The Oakdale Irrigation District Board of Directors voted unanimously at the Aug. 4 regular meeting to award the contract to Magorian Mines of Auburn for the South Main Canal and Tunnels project after determining that the discrepancies in Magorian’s bid were inconsequential.
The matter had been referred to OID’s legal counsel and consultant Condor Earth Technologies after protests were filed following the previous regular meeting on July 21, when the bid was conditionally awarded.
Several public comments were heard on the matter that raised concerns about Magorian’s bid and ability to complete the project. An attorney representing Sierra Mountain Construction and Johnson Western Gunite disagreed with OID counsel’s opinion and felt that the discrepancies were significant, citing a failure to list unit prices for four items on the bid as required by contract specifications, as well as Magorian’s lack of demonstrated public works experience.
Sierra Mountain was the second lowest bidder. A difference of $180,000 separated the first and second low bids on the $5.2 million project.
Representatives from union interests and the Foundation for Fair Contracting also took to the podium to make comments, raising questions about the type of work that Magorian typically performs doing wine caves, the company’s manpower, use of “mom and pop” subcontractors, and if they’re able to perform the work in the time period allotted and without significant change orders.
Condor representative Ron Skaggs stated that Magorian was well-evaluated and that the wine caves the company constructs are very large and are like tunnels. He added that the company does most of its own shotcrete work and uses “mom and pop” subcontractors if backup is needed.
All OID directors offered comment with Jack Alpers, Al Bairos, and Tony Taro wanting to go with the lowest bidder, Frank Clark stated his preference for local firms to perform work when bids are close because it benefits the local economy, and Steve Webb initially suggested further review. However, all voted to award the contract to Magorian.
In other business, the board tabled the awarding of the bid for the North Side Regulating Reservoir until Thursday, Aug. 6 at 5 p.m. during an open session in the OID boardroom.
Sean Carroll, President of Ross F. Carroll Inc., was present and spoke during the public comments portion of the agenda item, stating that his company was the lowest qualified bidder. During board discussion on the matter, a member of the audience, Bobby Goad, spoke up and was ruled “out of order” by Director Alpers. Arguing ensued and Alpers threatened to throw Goad out of the meeting, with Goad asking Alpers if he was going to physically throw him out. After more words were exchanged, Goad left. Director Clark then chastised Alpers about how he could have handled the matter differently. The board then took a brief recess.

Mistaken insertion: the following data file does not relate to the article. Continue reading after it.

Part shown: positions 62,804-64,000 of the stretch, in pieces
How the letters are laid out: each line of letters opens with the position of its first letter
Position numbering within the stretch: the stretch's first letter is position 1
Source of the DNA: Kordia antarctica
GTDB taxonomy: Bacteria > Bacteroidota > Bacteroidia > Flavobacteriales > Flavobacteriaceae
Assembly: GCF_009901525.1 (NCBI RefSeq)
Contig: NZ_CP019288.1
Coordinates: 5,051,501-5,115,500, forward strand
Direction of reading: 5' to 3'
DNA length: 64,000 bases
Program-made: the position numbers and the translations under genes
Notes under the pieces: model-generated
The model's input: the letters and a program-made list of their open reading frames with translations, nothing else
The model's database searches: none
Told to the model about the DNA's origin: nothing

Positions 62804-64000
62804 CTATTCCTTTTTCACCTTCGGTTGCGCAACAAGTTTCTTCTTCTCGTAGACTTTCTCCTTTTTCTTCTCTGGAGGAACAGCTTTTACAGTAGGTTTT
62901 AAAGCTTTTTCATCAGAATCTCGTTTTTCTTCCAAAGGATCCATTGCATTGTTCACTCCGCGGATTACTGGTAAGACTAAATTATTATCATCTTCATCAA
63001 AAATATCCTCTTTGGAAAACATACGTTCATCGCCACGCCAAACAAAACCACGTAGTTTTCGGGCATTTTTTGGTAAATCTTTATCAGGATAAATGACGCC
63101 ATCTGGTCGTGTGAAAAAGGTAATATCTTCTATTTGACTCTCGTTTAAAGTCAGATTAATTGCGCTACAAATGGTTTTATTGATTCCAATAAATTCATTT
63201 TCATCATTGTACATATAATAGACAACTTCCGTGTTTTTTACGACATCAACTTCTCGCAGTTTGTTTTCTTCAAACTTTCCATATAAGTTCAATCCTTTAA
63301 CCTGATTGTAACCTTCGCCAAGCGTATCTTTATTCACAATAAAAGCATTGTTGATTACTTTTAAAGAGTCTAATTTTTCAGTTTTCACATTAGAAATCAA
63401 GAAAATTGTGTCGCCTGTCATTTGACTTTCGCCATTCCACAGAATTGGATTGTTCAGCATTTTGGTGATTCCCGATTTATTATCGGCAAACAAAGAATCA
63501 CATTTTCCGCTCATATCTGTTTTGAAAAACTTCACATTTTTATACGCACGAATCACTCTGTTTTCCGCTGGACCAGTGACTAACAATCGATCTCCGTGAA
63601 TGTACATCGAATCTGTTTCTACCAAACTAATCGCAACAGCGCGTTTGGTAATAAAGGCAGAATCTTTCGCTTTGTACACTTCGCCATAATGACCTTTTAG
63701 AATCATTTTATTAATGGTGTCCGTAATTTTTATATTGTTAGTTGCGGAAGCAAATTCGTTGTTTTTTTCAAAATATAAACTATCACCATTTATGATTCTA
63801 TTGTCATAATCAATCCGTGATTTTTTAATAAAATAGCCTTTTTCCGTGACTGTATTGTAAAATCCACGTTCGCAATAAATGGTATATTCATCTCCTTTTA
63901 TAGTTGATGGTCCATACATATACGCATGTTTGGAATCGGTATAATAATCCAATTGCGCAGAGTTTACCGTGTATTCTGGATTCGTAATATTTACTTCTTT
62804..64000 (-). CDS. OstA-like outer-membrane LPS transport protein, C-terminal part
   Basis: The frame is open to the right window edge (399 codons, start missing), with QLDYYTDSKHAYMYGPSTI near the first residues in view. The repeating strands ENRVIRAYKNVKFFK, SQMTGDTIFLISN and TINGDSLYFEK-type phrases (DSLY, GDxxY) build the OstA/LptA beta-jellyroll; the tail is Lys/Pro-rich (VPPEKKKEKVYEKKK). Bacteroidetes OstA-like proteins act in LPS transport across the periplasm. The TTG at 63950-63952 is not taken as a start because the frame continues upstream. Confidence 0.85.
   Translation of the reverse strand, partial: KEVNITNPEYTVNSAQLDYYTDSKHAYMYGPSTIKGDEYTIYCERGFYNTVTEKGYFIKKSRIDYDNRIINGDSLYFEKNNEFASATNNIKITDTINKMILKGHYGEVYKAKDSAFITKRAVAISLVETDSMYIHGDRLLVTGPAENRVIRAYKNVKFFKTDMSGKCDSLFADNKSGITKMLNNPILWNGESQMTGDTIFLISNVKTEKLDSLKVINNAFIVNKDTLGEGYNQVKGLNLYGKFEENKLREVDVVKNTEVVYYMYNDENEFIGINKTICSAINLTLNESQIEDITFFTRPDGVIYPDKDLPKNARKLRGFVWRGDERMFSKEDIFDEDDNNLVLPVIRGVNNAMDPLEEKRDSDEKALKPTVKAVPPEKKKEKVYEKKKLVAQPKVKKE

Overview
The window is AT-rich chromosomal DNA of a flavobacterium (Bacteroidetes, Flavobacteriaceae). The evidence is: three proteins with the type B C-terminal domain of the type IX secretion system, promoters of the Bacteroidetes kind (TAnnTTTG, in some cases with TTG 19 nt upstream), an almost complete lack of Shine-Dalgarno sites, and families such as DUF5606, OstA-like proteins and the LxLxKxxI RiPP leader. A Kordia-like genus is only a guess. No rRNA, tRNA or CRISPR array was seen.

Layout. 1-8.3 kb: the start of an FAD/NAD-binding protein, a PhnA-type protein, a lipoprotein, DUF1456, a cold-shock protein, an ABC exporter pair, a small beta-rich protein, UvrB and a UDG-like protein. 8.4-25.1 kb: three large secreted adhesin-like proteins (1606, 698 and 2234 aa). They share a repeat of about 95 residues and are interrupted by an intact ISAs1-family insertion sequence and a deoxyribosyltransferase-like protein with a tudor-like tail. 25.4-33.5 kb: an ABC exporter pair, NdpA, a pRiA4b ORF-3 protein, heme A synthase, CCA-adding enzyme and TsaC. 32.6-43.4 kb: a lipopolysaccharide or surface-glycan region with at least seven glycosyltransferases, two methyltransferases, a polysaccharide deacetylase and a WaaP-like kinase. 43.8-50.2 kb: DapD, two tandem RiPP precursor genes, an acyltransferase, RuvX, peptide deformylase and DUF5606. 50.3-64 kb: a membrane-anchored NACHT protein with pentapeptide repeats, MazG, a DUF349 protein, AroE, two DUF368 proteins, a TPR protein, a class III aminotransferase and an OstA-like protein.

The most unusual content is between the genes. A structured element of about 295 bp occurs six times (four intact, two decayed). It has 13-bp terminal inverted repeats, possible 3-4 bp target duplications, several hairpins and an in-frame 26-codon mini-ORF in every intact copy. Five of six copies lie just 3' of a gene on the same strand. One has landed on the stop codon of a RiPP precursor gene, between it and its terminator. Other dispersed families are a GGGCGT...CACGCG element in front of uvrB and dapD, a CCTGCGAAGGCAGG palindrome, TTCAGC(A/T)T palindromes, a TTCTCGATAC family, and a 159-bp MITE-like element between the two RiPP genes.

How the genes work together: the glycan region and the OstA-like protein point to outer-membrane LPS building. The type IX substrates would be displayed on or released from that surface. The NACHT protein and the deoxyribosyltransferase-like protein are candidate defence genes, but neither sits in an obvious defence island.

Upon reconvening and further discussion, Directors Bairos and Taro initially motioned and seconded to award the project bid to Ross F. Carroll but then withdrew them as General Manager Steve Knell cautioned the board that a legal opinion should first be rendered because of some discrepancies. The directors commented that they felt the discrepancies were minor, but all agreed to table the matter until Thursday, noting that the contract would be awarded to Ross F. Carroll dependent on the legal opinion.
Ross F. Carroll, Inc. was the contractor on the OID’s south side reservoir.
In discussion items, Knell provided an update on the 100-year anniversary celebration, which will be held on Saturday, Sept. 26 from 10 a.m. to 3 p.m., an event that is open to the public.
In other discussion, water transfer (sale) revenues were the topic. The board must decide how it would like to allocate a remaining $1.5 million generated from a water sale to the Westside.
The board had previously approved a water transfer of 20,000 acre feet at $250 per acre foot to help Westside farmers during this drought year. Board policy dictates that revenues are divided with 80 percent going to the Capital Improvement budget and 20 percent to the General Fund. OID revenues from Tri Dam will be down by about $3.5 million and the general fund will need the water sales revenue to balance the budget, which is about 70 percent of the sale revenue, not 20 percent as policy dictates. Assuming the board will approve the water transfer money to offset a shortfall in power revenues from Tri Dam to balance the budget, then they must decide how to use the remaining money. Fifty percent rebates to farmers were discussed, which leaves several hundred thousand left over. Spreading the wealth and sharing some with the community was also mentioned, as was a public comment about giving 100 percent rebates to farmers who are employing water conservation methods. The board’s finance committee will make recommendations and the board will see the item on the action agenda at the next regular meeting.
Also in discussion items, Knell reported that an ill employee went to the doctor and was told he had all the symptoms of the H1N1 (Swine) Flu virus. No swab test was done, but the employee is now well and back at work. Knell said that a company was hired to come in and do a disinfection of the common areas at the OID office and an antiseptic fog was done one evening. OID will continue this practice through the flu season. The H1N1 flu shot will also be made available to employees. If signs of illness are exhibited then employees must go home, including management.
The next regular meeting of the OID Board of Directors will be at 9 a.m. on Tuesday, Aug. 18 at the OID boardroom, 1205 East F.